When compared to other food waste disposal processes such as landfilling and composting, the EarthPower facility offers the most sustainable solution because of its green energy production and conversion of residual organic matter into soil improver for agriculture businesses. This means that there is less reliance on both fossil fuel-sourced energy and synthetic fertilisers, while also avoiding greenhouse gas emissions by diverting the waste away from landfilling. 

Step 1: Weighbridge

All trucks entering the facility declare their waste source & present on the weighbridge to record weights. Once emptied the truck is weighed out of the facility, giving a net weight.

Step 2: Waste bunkers & screening

All trucks tip into either Pit 1 or Pit 2: Pit 1 being the solid waste receival area and Pit 2 being all liquids & sludge wastes. Liquids are screened to ensure no contamination.

Step 3: Hydropulper

Solid Pit 1 waste is conveyed into the hydropulper using large, turning screw mechanisms. Here, water is added to the solid food waste and agitated at a very high speed. This action strips and tears apart any packaging from the waste, transforming the solid food to a liquid “pulp”. All packaging is extracted and emptied through a chute to a holding bin, then de-watered and sent to Veolia's Woodlawn Eco Precinct

Once pulped, the food waste is transferred to a holding tank - ready to “feed” the bugs inside the digester.

Step 4: Digester

Home of the bugs, which are continually fed pulped solid and liquid food wastes. This process is called digestion because as the bugs feed they produce methane (biogas). The biogas rises to the top of the tank and is transferred to the cogeneration engines.

Step 5: Cogeneration engines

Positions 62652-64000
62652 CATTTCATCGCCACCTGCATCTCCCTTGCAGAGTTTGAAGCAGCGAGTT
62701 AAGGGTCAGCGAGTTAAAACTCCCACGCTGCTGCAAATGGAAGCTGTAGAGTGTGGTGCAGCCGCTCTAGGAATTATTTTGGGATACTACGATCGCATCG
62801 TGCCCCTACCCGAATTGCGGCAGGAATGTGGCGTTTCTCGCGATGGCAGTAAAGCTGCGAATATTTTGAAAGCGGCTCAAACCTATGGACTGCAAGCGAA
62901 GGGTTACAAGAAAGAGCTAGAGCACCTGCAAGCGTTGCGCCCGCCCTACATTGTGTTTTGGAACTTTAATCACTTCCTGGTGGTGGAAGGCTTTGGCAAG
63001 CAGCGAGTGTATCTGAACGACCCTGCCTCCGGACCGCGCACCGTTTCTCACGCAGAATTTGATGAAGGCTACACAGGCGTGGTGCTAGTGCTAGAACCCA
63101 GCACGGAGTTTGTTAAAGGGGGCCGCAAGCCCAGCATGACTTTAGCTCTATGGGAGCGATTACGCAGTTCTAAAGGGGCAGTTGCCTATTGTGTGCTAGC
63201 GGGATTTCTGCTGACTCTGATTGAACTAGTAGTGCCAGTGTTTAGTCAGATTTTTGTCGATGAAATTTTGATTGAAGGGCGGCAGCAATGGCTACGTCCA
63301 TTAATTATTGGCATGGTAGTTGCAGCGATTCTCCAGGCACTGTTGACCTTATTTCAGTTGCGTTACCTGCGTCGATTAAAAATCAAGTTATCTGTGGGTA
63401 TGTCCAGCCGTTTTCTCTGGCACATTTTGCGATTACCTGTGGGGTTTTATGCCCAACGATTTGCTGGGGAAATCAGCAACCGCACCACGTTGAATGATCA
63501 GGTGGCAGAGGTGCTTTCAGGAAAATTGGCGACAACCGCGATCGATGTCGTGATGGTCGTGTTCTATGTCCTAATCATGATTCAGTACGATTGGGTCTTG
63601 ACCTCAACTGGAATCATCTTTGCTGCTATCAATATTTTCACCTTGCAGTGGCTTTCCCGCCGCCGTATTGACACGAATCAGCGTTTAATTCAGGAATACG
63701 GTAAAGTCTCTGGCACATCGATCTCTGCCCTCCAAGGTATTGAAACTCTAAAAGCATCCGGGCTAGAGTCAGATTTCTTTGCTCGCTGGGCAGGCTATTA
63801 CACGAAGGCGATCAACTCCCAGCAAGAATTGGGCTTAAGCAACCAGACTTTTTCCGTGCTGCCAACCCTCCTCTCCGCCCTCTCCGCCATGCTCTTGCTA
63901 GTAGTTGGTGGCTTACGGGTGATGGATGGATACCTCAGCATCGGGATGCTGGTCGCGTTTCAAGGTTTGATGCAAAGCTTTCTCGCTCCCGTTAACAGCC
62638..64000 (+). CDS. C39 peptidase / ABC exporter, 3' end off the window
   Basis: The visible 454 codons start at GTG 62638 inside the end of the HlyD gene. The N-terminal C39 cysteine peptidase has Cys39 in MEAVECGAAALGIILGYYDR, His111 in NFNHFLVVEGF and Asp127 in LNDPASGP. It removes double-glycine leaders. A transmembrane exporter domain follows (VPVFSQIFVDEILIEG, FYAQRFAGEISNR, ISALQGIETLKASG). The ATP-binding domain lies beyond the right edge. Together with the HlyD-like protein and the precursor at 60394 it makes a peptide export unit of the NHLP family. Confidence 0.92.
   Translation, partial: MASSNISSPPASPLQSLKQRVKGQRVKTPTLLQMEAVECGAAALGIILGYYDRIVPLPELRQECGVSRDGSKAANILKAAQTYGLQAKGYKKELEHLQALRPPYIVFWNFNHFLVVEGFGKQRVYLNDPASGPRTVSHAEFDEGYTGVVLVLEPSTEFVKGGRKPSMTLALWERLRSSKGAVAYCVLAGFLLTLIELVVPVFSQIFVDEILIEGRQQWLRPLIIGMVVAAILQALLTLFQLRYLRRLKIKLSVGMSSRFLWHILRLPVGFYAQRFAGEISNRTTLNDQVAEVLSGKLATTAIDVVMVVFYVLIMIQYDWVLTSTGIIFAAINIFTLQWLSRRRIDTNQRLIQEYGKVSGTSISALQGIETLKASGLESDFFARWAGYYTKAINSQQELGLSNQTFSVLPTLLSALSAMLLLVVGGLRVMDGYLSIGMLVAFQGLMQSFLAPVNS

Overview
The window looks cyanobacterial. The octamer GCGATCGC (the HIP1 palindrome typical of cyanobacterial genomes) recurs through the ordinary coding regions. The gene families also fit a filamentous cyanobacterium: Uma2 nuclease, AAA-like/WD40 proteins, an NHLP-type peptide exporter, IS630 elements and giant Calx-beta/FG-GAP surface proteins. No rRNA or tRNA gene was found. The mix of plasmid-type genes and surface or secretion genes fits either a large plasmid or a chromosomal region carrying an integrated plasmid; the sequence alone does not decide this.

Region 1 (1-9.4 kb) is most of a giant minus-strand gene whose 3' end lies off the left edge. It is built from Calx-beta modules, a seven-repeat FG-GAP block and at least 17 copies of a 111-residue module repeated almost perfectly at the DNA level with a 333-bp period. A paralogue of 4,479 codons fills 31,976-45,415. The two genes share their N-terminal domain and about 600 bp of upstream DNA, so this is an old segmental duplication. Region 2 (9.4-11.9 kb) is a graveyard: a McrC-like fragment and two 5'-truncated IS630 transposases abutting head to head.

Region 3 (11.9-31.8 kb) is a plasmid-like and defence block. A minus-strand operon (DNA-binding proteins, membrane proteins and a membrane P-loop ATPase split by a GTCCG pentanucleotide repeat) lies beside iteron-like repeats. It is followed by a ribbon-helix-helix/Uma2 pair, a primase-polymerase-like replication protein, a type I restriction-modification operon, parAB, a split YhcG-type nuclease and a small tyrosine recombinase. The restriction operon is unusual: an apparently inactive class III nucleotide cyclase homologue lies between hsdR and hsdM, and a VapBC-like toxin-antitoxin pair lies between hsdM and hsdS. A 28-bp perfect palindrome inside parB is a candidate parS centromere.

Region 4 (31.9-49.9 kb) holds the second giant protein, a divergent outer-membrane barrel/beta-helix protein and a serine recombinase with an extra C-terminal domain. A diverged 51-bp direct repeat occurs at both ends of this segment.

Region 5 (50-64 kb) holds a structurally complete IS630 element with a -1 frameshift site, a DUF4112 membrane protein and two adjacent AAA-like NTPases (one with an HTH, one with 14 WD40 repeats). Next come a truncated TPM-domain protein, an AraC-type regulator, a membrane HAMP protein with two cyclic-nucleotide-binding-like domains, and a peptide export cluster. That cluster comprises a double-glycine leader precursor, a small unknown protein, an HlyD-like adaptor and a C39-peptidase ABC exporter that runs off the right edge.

Biogas is fed into the engine to create green electricity, which is transferred in real-time onto the local energy grid. The energy produced is also used to power the facility itself, making EarthPower entirely self-sufficient.

The engines produce a secondary resource: hot exhaust heat. The exhaust heat from the engines is transferred to a drying plant to assist in making our soil improver.

Step 6: Sludge dewatering

Digested food waste is withdrawn from the digesters and de-watered into a thick sludge, which is then fed to the drying plant.

Step 7: Dryer

The de-watered sludge is transferred into a large barrel, where the excess heat from the cogeneration engines and biogas is utilised to dry the sludge to produce a granulated soil improver.

Step 8: Water treatment

Water separated from the digested food waste is treated in the water treatment plant prior to being safely discharged into the trade waste sewer.

Data references

*Based on electricity consumption data from this document (Table 16) and the following assumptions: 

  • Climate Zone 5 in NSW and Sydney

  • The two generators (G1 and G3) are running at full data plate capacity = 1,067 + 1,200 = 2,267kW

    • 8,000 run hours per year for each generator (at full capacity, biogas production from digesters allows for the running of two engines at full capacity for 8,000 hours per year)

  • Then, at full capcity, EarthPower can produce enough energy to power: 

    • 1-person households = 5,833; or

    • 2-person households = 4,280; or

    • 3-person households = 2,851; or

    • 4-person households = 2,480; or

    • 5 or more-person households = 2,516

  • On average, 2.7 people occupy a household in Sydney (Australian Bureau of Statistics 2021)